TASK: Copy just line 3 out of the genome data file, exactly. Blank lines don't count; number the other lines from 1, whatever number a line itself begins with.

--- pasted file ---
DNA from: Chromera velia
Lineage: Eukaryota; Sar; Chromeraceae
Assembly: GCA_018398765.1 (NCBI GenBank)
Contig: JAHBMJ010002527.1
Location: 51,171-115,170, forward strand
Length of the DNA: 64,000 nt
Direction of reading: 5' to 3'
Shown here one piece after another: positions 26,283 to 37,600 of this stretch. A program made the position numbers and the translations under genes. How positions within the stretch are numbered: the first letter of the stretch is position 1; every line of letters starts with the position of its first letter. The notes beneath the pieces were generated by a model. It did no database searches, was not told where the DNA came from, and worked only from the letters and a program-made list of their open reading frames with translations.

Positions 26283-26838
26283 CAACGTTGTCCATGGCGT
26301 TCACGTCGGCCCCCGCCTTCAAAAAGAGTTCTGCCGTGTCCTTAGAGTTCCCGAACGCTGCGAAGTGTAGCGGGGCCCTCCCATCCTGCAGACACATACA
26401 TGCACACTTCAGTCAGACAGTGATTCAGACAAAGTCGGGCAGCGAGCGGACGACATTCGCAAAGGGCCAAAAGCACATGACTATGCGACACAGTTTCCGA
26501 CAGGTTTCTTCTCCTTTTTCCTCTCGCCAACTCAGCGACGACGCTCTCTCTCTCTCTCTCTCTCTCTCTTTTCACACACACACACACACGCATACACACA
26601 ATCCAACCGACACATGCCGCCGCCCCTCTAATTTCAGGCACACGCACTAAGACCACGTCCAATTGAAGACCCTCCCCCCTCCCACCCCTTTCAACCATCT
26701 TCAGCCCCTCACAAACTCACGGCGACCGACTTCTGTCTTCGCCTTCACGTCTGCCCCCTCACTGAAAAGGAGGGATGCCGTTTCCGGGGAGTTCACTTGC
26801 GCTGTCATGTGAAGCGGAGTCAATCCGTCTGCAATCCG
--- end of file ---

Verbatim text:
Assembly: GCA_018398765.1 (NCBI GenBank)